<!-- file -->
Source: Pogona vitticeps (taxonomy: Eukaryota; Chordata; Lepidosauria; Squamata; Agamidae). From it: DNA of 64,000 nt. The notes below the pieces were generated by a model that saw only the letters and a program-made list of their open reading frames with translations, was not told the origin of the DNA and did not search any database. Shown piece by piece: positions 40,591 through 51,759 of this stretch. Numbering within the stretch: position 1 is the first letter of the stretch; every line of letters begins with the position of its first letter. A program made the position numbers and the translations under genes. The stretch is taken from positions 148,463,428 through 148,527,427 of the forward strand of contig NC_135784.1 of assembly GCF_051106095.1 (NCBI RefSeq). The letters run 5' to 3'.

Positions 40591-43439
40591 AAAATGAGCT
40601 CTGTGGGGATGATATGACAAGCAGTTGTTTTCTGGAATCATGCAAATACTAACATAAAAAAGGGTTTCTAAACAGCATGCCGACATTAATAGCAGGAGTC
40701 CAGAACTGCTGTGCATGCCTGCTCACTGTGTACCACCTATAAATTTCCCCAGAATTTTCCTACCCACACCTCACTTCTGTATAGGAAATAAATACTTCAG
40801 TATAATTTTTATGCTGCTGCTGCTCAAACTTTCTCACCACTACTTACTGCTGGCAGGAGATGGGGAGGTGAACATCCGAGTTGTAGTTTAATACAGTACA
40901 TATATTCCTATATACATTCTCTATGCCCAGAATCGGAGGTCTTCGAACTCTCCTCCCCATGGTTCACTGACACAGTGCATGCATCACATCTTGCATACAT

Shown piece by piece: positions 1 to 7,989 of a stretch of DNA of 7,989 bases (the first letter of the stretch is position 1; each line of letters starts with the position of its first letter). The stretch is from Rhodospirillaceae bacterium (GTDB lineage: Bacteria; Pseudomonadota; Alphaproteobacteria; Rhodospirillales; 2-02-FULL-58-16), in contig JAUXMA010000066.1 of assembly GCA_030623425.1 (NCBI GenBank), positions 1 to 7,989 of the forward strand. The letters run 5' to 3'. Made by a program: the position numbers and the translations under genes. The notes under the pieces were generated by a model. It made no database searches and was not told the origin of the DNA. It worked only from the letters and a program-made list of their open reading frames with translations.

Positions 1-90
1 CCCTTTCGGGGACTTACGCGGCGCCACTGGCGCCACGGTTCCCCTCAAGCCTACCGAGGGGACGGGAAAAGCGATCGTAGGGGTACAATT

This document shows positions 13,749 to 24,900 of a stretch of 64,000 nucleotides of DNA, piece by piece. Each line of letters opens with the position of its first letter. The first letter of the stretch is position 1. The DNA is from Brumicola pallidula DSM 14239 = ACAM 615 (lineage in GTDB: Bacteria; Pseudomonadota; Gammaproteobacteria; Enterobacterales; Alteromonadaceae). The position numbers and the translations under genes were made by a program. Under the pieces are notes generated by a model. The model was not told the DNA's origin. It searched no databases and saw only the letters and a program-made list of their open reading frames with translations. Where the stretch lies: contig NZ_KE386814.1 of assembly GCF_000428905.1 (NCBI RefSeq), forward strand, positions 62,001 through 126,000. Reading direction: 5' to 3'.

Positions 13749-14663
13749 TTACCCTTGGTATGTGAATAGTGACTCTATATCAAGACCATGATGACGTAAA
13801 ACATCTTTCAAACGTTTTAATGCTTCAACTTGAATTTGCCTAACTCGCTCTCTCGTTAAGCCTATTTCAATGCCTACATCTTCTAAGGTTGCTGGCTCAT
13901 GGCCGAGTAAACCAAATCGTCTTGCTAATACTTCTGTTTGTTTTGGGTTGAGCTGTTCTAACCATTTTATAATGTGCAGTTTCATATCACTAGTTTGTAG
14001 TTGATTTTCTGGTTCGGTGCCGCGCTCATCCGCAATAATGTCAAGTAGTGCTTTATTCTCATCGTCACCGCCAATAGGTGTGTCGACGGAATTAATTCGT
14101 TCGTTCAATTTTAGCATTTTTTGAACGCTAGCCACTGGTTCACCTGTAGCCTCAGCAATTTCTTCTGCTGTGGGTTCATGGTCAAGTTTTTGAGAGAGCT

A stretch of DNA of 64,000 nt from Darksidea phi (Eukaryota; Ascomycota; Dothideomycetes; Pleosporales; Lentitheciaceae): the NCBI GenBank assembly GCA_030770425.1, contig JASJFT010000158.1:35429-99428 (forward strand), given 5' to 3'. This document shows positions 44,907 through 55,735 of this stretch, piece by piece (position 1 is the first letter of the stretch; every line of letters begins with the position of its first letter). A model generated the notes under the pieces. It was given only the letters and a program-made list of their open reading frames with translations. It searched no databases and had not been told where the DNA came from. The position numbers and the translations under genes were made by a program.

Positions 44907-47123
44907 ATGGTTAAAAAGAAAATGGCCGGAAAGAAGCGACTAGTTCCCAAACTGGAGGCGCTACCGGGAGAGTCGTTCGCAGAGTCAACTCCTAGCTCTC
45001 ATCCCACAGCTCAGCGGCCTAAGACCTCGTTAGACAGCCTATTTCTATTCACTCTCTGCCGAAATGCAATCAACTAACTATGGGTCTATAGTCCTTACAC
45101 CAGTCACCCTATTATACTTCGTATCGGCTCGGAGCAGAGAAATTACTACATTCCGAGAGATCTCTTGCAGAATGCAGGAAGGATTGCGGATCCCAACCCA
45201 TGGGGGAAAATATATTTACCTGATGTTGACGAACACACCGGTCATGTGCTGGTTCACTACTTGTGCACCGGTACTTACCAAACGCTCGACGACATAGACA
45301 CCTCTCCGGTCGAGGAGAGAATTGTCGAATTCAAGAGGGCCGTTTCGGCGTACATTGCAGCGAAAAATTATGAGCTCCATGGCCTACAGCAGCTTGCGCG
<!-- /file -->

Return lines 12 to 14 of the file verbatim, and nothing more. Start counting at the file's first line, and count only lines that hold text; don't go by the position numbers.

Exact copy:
Positions 13749-14663
13749 TTACCCTTGGTATGTGAATAGTGACTCTATATCAAGACCATGATGACGTAAA
13801 ACATCTTTCAAACGTTTTAATGCTTCAACTTGAATTTGCCTAACTCGCTCTCTCGTTAAGCCTATTTCAATGCCTACATCTTCTAAGGTTGCTGGCTCAT